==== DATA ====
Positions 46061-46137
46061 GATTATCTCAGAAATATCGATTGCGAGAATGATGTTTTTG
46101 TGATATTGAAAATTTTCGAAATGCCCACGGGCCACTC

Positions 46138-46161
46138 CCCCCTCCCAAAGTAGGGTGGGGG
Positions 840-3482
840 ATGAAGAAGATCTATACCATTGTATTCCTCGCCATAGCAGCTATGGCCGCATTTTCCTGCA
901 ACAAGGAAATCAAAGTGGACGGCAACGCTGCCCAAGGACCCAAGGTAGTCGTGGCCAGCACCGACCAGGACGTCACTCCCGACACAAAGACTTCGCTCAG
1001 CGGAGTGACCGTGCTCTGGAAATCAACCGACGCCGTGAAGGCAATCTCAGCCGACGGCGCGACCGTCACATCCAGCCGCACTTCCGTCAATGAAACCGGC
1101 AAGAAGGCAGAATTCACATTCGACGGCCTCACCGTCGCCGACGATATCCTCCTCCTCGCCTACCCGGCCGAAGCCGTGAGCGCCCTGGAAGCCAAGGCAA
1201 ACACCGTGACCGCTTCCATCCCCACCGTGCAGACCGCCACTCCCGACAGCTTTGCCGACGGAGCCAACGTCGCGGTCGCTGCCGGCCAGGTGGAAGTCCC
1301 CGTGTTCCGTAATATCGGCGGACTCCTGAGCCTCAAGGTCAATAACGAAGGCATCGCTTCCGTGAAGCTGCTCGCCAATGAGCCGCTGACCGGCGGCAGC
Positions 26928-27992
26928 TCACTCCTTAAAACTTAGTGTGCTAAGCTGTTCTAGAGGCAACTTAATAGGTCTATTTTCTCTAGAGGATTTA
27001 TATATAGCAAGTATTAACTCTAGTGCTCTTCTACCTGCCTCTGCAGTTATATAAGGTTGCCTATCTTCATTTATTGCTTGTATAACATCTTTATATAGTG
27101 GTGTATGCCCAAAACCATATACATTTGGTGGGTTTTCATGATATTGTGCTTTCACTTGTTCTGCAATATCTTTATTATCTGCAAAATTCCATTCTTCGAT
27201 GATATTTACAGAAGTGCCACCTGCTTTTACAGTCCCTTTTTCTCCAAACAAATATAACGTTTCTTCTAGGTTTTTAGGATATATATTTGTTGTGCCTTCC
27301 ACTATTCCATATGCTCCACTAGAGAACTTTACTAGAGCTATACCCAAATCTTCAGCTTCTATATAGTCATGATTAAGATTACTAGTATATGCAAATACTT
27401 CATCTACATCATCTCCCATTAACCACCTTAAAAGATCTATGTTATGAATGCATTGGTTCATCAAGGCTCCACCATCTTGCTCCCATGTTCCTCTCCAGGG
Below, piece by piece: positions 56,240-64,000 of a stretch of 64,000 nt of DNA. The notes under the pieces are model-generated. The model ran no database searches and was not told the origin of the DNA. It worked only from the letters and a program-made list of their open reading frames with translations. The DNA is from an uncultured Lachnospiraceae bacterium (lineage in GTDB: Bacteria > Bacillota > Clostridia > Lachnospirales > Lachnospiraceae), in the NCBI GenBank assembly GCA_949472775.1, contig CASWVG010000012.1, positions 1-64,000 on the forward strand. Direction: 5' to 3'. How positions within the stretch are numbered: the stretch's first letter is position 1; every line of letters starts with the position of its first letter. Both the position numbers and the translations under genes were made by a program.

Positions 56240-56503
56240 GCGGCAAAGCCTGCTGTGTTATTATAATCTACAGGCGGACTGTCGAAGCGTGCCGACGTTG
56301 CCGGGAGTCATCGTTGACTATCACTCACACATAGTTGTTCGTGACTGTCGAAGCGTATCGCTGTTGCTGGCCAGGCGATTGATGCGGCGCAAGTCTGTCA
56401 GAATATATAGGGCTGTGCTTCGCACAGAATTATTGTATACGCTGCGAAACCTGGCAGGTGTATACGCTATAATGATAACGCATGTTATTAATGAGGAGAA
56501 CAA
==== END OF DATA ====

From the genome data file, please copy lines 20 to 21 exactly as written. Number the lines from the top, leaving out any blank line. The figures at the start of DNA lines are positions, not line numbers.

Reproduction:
Below, piece by piece: positions 56,240-64,000 of a stretch of 64,000 nt of DNA. The notes under the pieces are model-generated. The model ran no database searches and was not told the origin of the DNA. It worked only from the letters and a program-made list of their open reading frames with translations. The DNA is from an uncultured Lachnospiraceae bacterium (lineage in GTDB: Bacteria > Bacillota > Clostridia > Lachnospirales > Lachnospiraceae), in the NCBI GenBank assembly GCA_949472775.1, contig CASWVG010000012.1, positions 1-64,000 on the forward strand. Direction: 5' to 3'. How positions within the stretch are numbered: the stretch's first letter is position 1; every line of letters starts with the position of its first letter. Both the position numbers and the translations under genes were made by a program.

Positions 56240-56503